To determine the point to cut the stock system, I measured the overall length of the Supersprint system, subtracting the 3-in. overlap of the adapter sleeve with the stock center pipe and the 1 1/2-in. I wanted the new exhaust tips to extend past where the stock pipes ended, I arrived at a cutting point 39 in. from the tips. I found it easier to drop the whole exhaust system, separating it at the cat, than to try to cut the pipe in close proximity to the body. Off the car, it takes about 10 sec. with a Sawzall to do the job.
I had to chamfer the cut edge of the center pipe to get it to be friendly with the adapter sleeve, and in the end I banged it on the ground in order to drive the sleeve into position. Deburr all parts of the new exhaust system as necessary to get easy sliding fits and for safety. It is by far easiest to fit and assemble all the pieces on the ground, then lift the whole mess into position on the car, using a floor jack to support its weight.
Once everything is in place, begin tightening fasteners from the catalytic converter back. At first, the exhaust tips wanted to point upward and contact the rear fascia, but a lift with a floor jack at the split point ahead of the silencers corrected this perfectly. Everything fit perfectly and there were no exhaust leaks, with no need for welding tacks. It's a little bit loud when the interior is missing from the back of the car, but sounds great when you want to be sporty.
Mini Madness Rear Anti-roll Bar
As stated in Part 3 in the magazine, installing the Mini Madness rear anti-roll bar was a pain but well worth it. Thanks to its adjustability, we were able to test the handling at the track and dial it in, obtaining very impressive test numbers. I couldn't find a way to install the bar without dropping the rear crossmember from the body, because the bar is mounted to its upper side.
To begin, put the car up on jack stands or a lift. Next, remove all the anti-roll bar attachments; brackets and end links on both sides. Remove the lower shock mounting bolts to allow the trailing arms to move up and down freely, and remove one of the rear shock assemblies from the car.
Position a floor jack to support the crossmember, then loosen and remove the four 16mm-head bolts holding the crossmember to the body while taking care that the crossmember is fully supported. Remove the nut holding the exhaust heat shielding to the underside of the body, and separate the battery cable clip from the stud on the floor above the heat shielding. At that point, there is enough space to withdraw the bar toward the side from which the shock was removed. Insert the new bar with the correct orientation.
Assembly is the reverse of disassembly, but there are some things to note. Use a good light to ensure that the crossmember is positioned as it originally was. "Pry-holes" are provided to assist in locating it. Use synthetic polyurethane bushing grease liberally on the anti-roll bar body mounts. Be sure to use disposable gloves for this step, because the grease is the stickiest substance in the world, and hardest of any automotive goo to remove from one's hands. Wipe excess off the bar after it is centered. If you can find official torque specifications, use them. We couldn't, so we just did everything "good 'n' tight." Finally, check the alignment after the job is done.
Mini Mania Skid Plate
The Mini Mania skid plate is simple and easily installed, but a couple of experienced rallyists criticized it on several fronts. First off, being made of 1/8-in. thick steel, it is as heavy as if it were made of 3/8-in. thick aluminum, while most rallyists use 1/4-in. thick aluminum. Second, the several holes that are required to allow cooling air to enter the rear of the engine bay (MINI included an electric fan to get enough air where it needs to go) also provide edges to catch on rocks and berms, allowing them to further abuse the skid plate's mounting, rather than simply being skidded over. Even without that flaw, the rally heads argued, the mounting system was exactly backward. The Mini Mania skid plate is fastened solidly with four machine screws to the engine cradle at its rear edge. At the front edge, it is slotted, allowing it to slide into place between two layers of the front fascia assembly, where it is held only to the polyurethane of the bumper cover. At the sides, it is held to a metal bracket with lightweight, twist-lock fasteners. Even replacing all the fasteners, save the rear button-head screws, with stronger, higher-grade fasteners is not enough. The parts of the car that the skidplate is mounted to cannot survive the abuse that a real skidplate takes.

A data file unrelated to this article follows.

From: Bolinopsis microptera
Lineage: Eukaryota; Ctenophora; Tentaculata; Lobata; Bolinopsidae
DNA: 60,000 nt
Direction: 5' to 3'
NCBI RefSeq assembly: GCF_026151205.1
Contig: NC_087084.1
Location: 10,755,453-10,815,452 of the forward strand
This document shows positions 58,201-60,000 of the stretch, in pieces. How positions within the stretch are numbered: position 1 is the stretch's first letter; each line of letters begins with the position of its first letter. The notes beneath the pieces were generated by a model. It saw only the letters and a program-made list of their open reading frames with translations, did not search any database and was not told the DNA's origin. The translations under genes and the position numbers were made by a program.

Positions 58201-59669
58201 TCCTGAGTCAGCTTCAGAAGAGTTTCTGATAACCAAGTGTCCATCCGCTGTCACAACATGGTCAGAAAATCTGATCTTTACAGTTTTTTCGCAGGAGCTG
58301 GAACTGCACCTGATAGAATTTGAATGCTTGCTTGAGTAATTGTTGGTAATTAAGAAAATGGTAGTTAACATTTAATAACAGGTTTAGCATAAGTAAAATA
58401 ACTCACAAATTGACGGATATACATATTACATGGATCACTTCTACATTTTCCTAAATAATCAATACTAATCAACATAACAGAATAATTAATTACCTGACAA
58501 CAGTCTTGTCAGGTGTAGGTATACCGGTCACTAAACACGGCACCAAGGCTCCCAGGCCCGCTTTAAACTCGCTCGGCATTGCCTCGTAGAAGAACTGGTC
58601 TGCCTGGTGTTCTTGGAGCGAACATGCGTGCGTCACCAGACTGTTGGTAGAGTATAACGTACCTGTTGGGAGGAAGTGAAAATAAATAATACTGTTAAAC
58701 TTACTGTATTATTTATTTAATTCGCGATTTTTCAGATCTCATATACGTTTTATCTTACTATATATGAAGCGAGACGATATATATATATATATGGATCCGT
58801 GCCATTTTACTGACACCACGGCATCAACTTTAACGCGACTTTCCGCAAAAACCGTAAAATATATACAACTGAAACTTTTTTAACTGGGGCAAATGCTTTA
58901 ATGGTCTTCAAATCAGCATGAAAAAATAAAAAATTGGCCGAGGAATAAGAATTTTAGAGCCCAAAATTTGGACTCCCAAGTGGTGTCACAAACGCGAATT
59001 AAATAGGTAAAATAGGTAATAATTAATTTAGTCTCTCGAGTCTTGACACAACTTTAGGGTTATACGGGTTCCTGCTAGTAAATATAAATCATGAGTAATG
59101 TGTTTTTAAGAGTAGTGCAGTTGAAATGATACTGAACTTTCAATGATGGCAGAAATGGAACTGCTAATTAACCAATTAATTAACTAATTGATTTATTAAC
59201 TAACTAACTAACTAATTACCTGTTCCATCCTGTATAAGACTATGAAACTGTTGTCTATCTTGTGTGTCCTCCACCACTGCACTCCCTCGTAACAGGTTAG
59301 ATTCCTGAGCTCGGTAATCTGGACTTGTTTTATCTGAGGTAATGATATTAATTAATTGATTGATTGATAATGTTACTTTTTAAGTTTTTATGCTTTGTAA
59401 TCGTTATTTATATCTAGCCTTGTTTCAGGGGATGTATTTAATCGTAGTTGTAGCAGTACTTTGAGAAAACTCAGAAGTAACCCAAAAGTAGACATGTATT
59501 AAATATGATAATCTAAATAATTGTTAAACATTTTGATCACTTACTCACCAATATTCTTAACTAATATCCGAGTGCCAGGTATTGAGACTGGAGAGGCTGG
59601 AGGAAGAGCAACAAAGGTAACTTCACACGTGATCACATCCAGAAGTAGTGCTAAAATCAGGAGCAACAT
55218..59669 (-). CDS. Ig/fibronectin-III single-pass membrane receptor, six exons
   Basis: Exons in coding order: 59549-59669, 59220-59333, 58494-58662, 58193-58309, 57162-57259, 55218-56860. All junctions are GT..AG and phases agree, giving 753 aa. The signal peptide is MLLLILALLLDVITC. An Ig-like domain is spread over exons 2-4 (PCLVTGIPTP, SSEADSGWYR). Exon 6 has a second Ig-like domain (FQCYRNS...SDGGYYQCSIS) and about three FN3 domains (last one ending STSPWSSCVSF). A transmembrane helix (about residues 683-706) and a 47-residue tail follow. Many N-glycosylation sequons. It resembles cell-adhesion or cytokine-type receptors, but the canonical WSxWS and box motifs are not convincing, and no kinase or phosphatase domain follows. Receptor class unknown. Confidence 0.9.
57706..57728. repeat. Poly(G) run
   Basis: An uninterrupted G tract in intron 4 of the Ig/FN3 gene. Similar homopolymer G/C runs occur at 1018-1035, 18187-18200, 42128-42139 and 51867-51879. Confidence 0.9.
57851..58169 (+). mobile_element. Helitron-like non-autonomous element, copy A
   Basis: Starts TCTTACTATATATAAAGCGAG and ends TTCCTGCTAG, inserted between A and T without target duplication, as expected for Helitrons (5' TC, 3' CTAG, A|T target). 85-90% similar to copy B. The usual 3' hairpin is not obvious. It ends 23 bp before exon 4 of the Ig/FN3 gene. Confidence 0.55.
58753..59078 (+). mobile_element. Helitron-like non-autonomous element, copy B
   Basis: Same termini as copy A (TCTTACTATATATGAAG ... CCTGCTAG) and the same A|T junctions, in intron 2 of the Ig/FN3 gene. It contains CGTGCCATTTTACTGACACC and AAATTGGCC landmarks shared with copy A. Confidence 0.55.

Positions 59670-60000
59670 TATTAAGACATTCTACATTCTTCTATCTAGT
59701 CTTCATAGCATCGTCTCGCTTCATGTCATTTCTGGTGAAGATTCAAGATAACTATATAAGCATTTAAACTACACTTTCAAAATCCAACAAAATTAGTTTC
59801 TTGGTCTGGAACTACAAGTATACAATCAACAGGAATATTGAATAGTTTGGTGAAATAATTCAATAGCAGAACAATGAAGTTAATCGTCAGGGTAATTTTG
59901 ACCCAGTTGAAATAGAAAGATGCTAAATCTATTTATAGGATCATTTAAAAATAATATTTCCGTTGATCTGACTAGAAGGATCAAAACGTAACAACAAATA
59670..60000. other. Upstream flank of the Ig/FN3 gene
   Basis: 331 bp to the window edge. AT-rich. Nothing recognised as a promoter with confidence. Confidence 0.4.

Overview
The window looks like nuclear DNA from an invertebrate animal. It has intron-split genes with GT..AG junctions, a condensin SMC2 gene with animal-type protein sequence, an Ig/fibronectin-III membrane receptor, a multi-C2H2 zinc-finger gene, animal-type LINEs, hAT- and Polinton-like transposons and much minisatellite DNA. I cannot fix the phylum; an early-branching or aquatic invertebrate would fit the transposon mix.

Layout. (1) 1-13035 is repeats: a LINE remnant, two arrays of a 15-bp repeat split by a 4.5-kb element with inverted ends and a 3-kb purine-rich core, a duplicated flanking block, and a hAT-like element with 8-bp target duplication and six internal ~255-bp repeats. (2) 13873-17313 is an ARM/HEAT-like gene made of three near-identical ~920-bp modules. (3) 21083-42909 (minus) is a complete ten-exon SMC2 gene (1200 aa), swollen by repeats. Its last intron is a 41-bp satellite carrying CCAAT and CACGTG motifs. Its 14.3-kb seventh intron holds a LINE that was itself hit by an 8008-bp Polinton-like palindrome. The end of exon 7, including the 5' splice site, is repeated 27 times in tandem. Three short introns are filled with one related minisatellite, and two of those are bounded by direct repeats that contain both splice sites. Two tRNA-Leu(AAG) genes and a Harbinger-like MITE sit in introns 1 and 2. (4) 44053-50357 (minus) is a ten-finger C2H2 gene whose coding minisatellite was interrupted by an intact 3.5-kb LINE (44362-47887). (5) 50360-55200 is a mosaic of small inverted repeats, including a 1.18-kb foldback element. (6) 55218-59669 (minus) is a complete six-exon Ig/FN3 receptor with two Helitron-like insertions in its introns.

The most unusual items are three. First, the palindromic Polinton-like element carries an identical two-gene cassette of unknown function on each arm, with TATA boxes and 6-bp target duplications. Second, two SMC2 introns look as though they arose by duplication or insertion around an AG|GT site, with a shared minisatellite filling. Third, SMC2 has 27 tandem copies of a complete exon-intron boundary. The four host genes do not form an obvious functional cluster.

The system arrived at after considerable trial and error on the part of the rallyists is the opposite of the Mini Mania skid plate's system, if less convenient to install. A real rally skidplate is bolted to something solid at its leading edge, and the rear mounting points are slotted. When the skid plate is bashed and takes a shorter (or longer) path between its front and rear mountings, the result does not force the mounting points on the car to move. The Mini Mania skid plate, by providing hold points for the rocks, tree branches, or whatever else a rally car may slide over, and at the same time providing insecure mounting of its forward edge, is asking to be bent downward into the road, where it will catch and wrap itself under the car.
We put the skid plate on for the SEMA show, when we had a tarmac rally look, but took it off soon after. Its considerable weight could only reduce performance, and nobody could see it without the MINI being parked on a mirror.
As mentioned in Part 3, the MINI's complex power sunroof was replaced with polycarbonate sheet, netting dramatic weight savings. Time has shown this first attempt at such a modification to have some shortcomings, so we'll either figure out how to make it work or put the stock sunroof back in before telling how we did it.
The Hella Rally 1000 and 200 lights were another item that, like the white-powdercoated 7.5x18-in. SSR GT1 wheels and rally tires, worked awesome on carpet but not in real life. Not that there's any problem with the lights themselves. Rather, the clever and elegant light bar mounting solution I came up with failed to account for the hood's swing forward as it opens, so the hood can't be opened with the lightbar in place. Hella tells us it may someday have a kit to mount the Rally 200 lights directly to the hood, so the new plan is to wait for that and see what it looks like while making progress on other project cars.
And there's a green and white six-ball waiting to become a shift knob. Of course.
Supersprint exhaust system and auxiliary gauges
The Eastwood Company
Spot weld cutters
Harbor Freight Tools
Air body saw
Schroth ProfiII asm harnesses
Rear anti-roll bar
Bolt-in Autopower rollcage
MOMO Automotive Accessories Inc.
Aluminum Sport shift knob
Red spark plug wires
Odyssey Dry Cell Batteries
PC680 Lightweight battery
Cobra Sportline seats